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May 18, 2009
The final human touch to Hubble
CAPE CANAVERAL, Florida (AP) -- Spacewalking astronauts ventured out Monday to finish repairs on the Hubble Space Telescope, which will never be touched by human hands again. It was the fifth and final spacewalk for the crew of shuttle Atlantis, and the fifth and final visit by astronauts, ever, to Hubble. (16 images)

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Astronaut Michael Good rides Atlantis' remote manipulator system arm to continue work on the Hubble Space Telescope on Sunday, May 17. NASA


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Astronaut Andrew Feustel, perched alone on the end of the Space Shuttle Atlantis' remote manipulator system arm, participates in the first of five STS-125 spacewalks to perform work on the Hubble Space Telescope. The space shuttle Atlantis' mission is to overhaul the Hubble Space Telescope in order to extend its working life. NASA



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The Hubble Space Telescope is grappled to Space Shuttle Atlantis STS-125 by the shuttle's Canadian-built remote manipulator system. NASA



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Astronauts John Grunsfeld (bottom) and Andrew Feustel, perched on the end of the Space Shuttle Atlantis' remote manipulator system, perform the first of five STS-125 spacewalks to perform work on the Hubble Space Telescope May 14, in Space. . NASA



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Astronaut Mike Massimino works with the Hubble Space Telescope in the cargo bay of the Earth-orbiting space shuttle Atlantis, Friday, May 15. Astronaut Massimino and Michael Good, not shown, participated in the second session of STS-125 extravehicular activity, as part of a five-day beehive-like agenda of space walking and work on the giant orbital observatory. NASA



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Astronaut Andrew Feustel, STS-125 mission specialist, retrieves a power tool as he navigates near the Hubble Space Telescope on the end of the remote manipulator system arm, controlled from inside Atlantis' crew cabin, Saturday, May 16. Astronauts Feustel and John Grunsfeld were continuing servicing work on the giant observatory, locked down in the cargo bay of the shuttle. NASA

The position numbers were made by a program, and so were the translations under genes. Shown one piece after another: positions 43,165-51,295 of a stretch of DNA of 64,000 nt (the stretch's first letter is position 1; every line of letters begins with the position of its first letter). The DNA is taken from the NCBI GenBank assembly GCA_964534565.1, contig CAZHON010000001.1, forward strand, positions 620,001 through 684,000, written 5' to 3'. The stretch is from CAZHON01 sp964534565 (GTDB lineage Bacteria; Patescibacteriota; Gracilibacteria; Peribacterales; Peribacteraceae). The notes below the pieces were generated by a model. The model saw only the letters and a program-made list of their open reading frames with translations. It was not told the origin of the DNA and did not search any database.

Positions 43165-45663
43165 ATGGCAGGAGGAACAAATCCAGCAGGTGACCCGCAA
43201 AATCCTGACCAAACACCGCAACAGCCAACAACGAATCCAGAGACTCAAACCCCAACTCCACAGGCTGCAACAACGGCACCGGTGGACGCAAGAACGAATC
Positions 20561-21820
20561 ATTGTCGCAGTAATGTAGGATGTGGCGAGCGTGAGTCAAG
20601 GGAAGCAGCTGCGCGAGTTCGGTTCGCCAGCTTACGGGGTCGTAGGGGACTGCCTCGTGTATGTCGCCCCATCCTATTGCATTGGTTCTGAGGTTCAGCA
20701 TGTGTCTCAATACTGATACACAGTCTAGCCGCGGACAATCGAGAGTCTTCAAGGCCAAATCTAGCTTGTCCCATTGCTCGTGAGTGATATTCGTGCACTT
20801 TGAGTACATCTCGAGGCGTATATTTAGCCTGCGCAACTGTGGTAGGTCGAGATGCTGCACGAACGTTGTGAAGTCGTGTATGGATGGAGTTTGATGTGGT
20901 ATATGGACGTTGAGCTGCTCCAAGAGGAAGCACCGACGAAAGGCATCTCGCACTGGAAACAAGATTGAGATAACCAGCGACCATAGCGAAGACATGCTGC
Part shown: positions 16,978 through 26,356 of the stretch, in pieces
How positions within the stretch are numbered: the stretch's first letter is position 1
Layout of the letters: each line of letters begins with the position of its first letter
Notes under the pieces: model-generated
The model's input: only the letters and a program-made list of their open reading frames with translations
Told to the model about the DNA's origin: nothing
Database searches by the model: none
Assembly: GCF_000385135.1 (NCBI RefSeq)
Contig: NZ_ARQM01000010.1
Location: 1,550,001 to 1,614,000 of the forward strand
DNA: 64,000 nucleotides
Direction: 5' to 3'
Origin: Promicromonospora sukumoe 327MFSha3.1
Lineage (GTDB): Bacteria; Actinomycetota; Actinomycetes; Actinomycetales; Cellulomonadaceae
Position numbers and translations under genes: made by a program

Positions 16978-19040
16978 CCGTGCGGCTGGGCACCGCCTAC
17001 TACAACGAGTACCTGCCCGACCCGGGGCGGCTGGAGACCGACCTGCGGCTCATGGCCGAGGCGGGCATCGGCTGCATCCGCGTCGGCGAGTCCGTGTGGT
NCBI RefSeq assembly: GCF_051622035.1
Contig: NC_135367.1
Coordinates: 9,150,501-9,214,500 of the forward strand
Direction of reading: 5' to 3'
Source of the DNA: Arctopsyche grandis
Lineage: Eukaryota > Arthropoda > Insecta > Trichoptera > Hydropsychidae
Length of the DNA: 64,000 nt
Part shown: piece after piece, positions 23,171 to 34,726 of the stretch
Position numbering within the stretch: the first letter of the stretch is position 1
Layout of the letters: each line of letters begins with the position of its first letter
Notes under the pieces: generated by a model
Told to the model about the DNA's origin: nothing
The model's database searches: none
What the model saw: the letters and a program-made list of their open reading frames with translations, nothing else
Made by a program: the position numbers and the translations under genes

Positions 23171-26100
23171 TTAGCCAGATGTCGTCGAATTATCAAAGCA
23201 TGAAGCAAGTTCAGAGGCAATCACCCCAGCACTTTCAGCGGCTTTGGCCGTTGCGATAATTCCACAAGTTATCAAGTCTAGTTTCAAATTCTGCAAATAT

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Astronauts Andrew Feustel and John Grunsfeld (partially obscured at bottom), both STS-125 mission specialists, participate in the mission's third session of extravehicular activity (EVA) as work continues to refurbish and upgrade the Hubble Space Telescope on Saturday, May 16. NASA



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Astronaut John Grunsfeld, STS-125 mission specialist, participates in the mission's third session of extravehicular activity (EVA) as work continues to refurbish and upgrade the Hubble Space Telescope. NASA



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In this handout from NASA, Astronaut Andrew Feustel, STS-125 mission specialist, retrieves a power tool as he navigates near the Hubble Space Telescope on the end of the remote manipulator system arm, controlled from inside Atlantis' crew cabin on Saturday, May 16. NASA



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STS-125 mission specialists Andrew Feustel, left, and John Grunsfeld taking part in the mission's third session of extravehicular activity (EVA) as work continues to refurbish and upgrade the Hubble Space Telescope on Saturday, May 16. NASA



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Astronaut John Grunsfeld, STS-125 mission specialist, participates in the mission's third session of extravehicular activity (EVA). NASA



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Astronaut Andrew Feustel, STS-125 mission specialist, positioned on a foot restraint on the end of Atlantis' remote manipulator system (RMS), participates in the mission's third session of extravehicular activity (EVA) as work continues to refurbish and upgrade the Hubble Space Telescope on Saturday, May 16. NASA



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With the Hubble Space Telescope in the background, astronaut Andrew Feustel, STS-125 mission specialist, is seen here working during the mission's third extravehicular activity (EVA). NASA



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Astronaut Andrew Feustel, STS-125 mission specialist, positioned on a foot restraint on the end of Atlantis' remote manipulator system (RMS), moves the Corrective Optics Space Telescope Axial Replacement (COSTAR) during the mission's third session of extravehicular activity (EVA) on Saturday, May 16. NASA



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Astronaut Michael Good, STS-125 mission specialist, peers through a window toward Atlantis' crew cabin interior, during the flight's second of five sessions of extravehicular activity to perform work on the Hubble Space Telescope on Friday, May 15. NASA



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A nadir view of cloud vortices in the area of the Canary Islands in the North Atlantic Ocean was recorded by one of the STS-125 crewmembers on a busy flight day six on Saturday, May 16. NASA



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